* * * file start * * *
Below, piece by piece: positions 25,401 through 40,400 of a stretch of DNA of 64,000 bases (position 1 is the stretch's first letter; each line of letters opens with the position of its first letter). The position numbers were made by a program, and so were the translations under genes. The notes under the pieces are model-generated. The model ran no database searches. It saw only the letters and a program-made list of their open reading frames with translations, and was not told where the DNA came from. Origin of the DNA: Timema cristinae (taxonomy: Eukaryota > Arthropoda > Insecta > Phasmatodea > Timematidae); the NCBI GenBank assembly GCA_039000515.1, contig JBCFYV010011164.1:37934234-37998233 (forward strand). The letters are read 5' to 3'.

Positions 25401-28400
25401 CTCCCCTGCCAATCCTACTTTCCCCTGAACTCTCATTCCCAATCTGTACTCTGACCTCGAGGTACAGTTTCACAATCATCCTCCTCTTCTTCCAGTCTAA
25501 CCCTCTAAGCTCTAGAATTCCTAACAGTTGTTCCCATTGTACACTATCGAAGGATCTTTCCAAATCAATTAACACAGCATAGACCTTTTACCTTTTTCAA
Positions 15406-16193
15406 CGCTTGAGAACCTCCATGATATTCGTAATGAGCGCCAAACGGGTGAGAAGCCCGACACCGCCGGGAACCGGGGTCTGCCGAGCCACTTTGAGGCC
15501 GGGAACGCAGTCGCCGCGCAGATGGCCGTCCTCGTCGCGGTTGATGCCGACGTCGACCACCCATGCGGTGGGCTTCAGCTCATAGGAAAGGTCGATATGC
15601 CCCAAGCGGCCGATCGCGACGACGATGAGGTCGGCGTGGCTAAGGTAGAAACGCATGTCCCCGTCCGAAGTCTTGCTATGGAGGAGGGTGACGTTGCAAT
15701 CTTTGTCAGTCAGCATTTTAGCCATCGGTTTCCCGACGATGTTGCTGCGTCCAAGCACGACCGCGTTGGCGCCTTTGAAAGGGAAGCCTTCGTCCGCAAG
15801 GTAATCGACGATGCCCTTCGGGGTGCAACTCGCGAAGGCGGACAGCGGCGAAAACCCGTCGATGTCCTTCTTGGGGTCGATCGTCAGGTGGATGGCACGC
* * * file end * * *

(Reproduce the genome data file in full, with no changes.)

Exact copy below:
Below, piece by piece: positions 25,401 through 40,400 of a stretch of DNA of 64,000 bases (position 1 is the stretch's first letter; each line of letters opens with the position of its first letter). The position numbers were made by a program, and so were the translations under genes. The notes under the pieces are model-generated. The model ran no database searches. It saw only the letters and a program-made list of their open reading frames with translations, and was not told where the DNA came from. Origin of the DNA: Timema cristinae (taxonomy: Eukaryota > Arthropoda > Insecta > Phasmatodea > Timematidae); the NCBI GenBank assembly GCA_039000515.1, contig JBCFYV010011164.1:37934234-37998233 (forward strand). The letters are read 5' to 3'.

Positions 25401-28400
25401 CTCCCCTGCCAATCCTACTTTCCCCTGAACTCTCATTCCCAATCTGTACTCTGACCTCGAGGTACAGTTTCACAATCATCCTCCTCTTCTTCCAGTCTAA
25501 CCCTCTAAGCTCTAGAATTCCTAACAGTTGTTCCCATTGTACACTATCGAAGGATCTTTCCAAATCAATTAACACAGCATAGACCTTTTACCTTTTTCAA
Positions 15406-16193
15406 CGCTTGAGAACCTCCATGATATTCGTAATGAGCGCCAAACGGGTGAGAAGCCCGACACCGCCGGGAACCGGGGTCTGCCGAGCCACTTTGAGGCC
15501 GGGAACGCAGTCGCCGCGCAGATGGCCGTCCTCGTCGCGGTTGATGCCGACGTCGACCACCCATGCGGTGGGCTTCAGCTCATAGGAAAGGTCGATATGC
15601 CCCAAGCGGCCGATCGCGACGACGATGAGGTCGGCGTGGCTAAGGTAGAAACGCATGTCCCCGTCCGAAGTCTTGCTATGGAGGAGGGTGACGTTGCAAT
15701 CTTTGTCAGTCAGCATTTTAGCCATCGGTTTCCCGACGATGTTGCTGCGTCCAAGCACGACCGCGTTGGCGCCTTTGAAAGGGAAGCCTTCGTCCGCAAG
15801 GTAATCGACGATGCCCTTCGGGGTGCAACTCGCGAAGGCGGACAGCGGCGAAAACCCGTCGATGTCCTTCTTGGGGTCGATCGTCAGGTGGATGGCACGC